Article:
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Friday, June 12, 2015

Celebration of the 117th Philippines Independence Day in Rizal Park, Manila on Friday, June 12, 2015

Why celebrate Philippine independence on June 12?

Those who paid attention to their history lessons will remember that the Philippines did not remain free of a colonizing power long after that declaration

When the Philippines was about to commemorate its Centennial of Independence in 1998, the issue of when to celebrate it was a major debate among historians.

The Americans granted the Philippines independence on July 4, 1946. But given so many strings attached to that grant of independence, historians made a case for celebrating it on another day.

In 1962, President Diosdado Macapagal issued Proclamation No. 28 moving the Independence Day celebration to June 12.

This is because June 12, 1898 is the day when the first Philippine Republic, led by President Emilio Aguinaldo, ratified the "Acta de la proclamacion de independencia del pueblo Filipino."

Rather than acknowledge that the Philippines is free, Spain, whose hold over the Philippines was already severely weakened at the time, chose to cede us (and its other colonies) to another power, the United States of America, via the Treaty of Paris which was signed in December 1898.

In fact, America was already very much present in the Philippines at the time the Aguinaldo government made its Declaration of Independence. The Philippine-American War (which is recorded in the annals of American history as the Philippine Insurgency) erupted shortly after that. When then American President William Mckinley defended the colonization of the Philippine islands, he argued that we were "unfit for self-government" and hence needed to be "educated," "uplifted" and "civilized."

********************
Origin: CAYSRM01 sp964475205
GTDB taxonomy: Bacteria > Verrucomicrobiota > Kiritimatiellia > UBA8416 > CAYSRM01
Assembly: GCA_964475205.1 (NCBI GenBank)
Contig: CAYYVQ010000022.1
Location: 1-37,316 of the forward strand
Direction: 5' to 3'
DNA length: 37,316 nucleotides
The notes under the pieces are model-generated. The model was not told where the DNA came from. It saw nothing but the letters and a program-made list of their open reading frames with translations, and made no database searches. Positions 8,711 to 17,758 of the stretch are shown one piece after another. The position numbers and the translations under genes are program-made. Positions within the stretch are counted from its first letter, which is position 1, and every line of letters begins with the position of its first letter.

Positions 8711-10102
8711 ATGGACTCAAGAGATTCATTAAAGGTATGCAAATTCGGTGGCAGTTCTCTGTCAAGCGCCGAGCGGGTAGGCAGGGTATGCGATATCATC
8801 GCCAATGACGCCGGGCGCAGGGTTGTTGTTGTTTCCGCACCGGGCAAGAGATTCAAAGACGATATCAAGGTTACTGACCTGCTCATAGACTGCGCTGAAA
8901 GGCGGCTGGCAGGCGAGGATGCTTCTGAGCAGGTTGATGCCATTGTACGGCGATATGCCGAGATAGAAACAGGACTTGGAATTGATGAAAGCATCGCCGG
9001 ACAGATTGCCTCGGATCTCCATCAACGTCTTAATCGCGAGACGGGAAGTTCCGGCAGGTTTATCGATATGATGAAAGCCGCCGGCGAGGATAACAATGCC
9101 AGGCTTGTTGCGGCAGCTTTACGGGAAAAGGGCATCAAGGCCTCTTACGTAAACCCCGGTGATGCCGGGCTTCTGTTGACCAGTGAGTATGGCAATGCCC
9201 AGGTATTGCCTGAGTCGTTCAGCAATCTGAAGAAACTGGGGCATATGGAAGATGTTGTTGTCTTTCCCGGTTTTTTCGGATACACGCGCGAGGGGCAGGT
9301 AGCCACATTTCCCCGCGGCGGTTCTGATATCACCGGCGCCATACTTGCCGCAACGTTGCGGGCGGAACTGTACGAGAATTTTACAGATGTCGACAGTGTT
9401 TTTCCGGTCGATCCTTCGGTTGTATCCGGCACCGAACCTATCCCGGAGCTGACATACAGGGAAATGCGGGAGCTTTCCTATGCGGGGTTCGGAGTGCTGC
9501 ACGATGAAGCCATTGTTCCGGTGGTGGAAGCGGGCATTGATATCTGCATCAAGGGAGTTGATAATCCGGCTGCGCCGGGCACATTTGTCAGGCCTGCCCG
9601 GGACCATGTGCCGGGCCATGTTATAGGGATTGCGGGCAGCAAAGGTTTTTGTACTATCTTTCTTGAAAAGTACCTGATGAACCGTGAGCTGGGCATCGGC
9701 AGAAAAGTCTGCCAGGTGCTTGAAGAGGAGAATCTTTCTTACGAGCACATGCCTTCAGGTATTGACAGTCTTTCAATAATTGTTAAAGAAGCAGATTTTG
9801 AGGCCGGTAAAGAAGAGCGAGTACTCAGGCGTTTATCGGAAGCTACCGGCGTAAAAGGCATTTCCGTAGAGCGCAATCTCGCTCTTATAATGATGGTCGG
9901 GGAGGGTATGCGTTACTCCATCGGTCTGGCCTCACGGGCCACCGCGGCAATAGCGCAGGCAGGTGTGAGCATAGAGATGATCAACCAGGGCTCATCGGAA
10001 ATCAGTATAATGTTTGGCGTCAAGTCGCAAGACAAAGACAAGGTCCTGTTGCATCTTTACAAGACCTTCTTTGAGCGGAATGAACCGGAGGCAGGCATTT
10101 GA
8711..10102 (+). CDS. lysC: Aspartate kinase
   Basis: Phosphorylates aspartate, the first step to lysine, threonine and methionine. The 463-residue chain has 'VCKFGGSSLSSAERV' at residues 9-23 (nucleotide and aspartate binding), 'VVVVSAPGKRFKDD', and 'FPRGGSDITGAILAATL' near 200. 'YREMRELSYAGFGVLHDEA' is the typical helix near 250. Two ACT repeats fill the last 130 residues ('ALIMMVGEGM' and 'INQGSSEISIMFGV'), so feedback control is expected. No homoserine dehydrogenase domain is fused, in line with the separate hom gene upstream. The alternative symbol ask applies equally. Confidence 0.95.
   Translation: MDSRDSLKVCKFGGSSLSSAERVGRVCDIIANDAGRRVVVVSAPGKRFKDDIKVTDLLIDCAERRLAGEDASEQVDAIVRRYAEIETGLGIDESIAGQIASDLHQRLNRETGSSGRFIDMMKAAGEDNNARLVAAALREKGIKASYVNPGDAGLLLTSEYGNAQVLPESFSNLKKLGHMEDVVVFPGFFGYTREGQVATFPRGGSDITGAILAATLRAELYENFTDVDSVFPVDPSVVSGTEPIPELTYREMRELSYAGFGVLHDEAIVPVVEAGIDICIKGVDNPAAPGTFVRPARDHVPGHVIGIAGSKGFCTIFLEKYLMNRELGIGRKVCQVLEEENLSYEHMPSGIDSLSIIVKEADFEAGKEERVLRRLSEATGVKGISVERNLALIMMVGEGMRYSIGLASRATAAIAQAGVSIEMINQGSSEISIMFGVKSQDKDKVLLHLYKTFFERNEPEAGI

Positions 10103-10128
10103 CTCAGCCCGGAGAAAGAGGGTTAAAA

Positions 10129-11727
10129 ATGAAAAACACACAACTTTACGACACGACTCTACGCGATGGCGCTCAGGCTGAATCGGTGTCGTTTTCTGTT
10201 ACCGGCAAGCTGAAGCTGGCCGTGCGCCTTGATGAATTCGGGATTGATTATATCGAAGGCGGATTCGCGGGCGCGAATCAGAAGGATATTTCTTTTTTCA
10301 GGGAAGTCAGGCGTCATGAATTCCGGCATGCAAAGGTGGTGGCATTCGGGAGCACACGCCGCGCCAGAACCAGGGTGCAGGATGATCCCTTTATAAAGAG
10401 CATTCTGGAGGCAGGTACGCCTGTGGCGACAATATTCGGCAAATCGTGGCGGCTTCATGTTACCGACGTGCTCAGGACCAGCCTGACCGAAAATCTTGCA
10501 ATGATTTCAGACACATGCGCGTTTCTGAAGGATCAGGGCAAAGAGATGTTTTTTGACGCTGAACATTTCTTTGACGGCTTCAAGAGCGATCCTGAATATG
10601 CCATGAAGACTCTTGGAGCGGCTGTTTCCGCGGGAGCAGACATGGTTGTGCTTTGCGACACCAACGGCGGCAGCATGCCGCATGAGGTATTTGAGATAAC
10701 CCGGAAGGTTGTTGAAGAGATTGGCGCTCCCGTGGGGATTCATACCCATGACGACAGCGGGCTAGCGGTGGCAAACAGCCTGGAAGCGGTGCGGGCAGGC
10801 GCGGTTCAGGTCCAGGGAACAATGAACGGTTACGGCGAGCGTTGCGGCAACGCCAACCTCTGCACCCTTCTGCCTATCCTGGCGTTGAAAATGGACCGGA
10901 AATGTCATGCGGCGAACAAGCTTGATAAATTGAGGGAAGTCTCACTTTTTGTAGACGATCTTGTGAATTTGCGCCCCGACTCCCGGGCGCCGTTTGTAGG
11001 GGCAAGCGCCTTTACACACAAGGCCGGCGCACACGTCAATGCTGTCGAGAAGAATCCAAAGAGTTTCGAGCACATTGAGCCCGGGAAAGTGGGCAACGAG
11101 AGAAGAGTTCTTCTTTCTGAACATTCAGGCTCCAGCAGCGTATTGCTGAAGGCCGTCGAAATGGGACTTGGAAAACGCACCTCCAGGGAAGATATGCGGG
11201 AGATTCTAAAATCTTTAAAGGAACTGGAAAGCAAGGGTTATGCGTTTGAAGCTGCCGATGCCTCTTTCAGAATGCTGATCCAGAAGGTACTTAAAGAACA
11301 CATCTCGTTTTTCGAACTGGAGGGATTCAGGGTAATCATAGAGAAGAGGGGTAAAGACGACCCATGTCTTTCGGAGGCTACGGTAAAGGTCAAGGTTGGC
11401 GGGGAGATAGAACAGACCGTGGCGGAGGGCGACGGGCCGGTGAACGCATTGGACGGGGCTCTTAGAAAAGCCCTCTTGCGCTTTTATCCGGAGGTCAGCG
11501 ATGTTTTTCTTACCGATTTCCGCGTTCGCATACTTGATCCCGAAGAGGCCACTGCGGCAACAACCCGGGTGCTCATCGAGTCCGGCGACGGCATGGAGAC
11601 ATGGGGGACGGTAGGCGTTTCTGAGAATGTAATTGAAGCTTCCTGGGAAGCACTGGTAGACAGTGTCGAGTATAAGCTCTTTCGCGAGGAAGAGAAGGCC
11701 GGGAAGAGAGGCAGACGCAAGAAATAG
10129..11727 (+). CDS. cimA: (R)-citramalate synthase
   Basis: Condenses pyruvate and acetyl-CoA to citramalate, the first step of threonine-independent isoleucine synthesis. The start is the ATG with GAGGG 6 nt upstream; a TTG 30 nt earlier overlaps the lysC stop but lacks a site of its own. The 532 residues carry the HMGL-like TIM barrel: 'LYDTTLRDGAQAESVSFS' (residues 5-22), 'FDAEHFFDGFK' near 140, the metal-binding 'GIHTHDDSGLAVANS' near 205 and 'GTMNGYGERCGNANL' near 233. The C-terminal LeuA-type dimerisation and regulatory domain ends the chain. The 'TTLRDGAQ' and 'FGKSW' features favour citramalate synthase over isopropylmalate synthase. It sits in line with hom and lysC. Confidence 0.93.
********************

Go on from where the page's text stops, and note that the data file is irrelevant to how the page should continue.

And so, until July 1946, years after Aguinaldo's Declaration of Philippine Independence, we were run as a colony by Mother America. And if you follow the logic of my friends in the Philippine Left, the Philippines remains firmly under the yoke of American imperialism to this day. (But that's another story.)

This underscores one important fact: what then is the value of the June 12, 1898 Declaration of Independence?

August 1896

Historians then argued that August 1896 is more meaningful as this is the date that Filipinos openly declared the intention to separate from Spain through the symbolic tearing of the cedulas, the symbol of Spanish taxation.

Now the word independence may not have been used then. But the concept of kalayaan or freedom is ingrained in the Katipunan's struggle. It is enshrined in the Katipunan's kartilya (charter).

And if we acknowledge that the struggle for freedom did not cease years after 1898, wouldn't it be more meaningful, some historians argued, to celebrate independence on the anniversary of the first time this struggle, this intention to break free, was openly declared? And for that matter, what is more meaningful? Independence or kalayaan?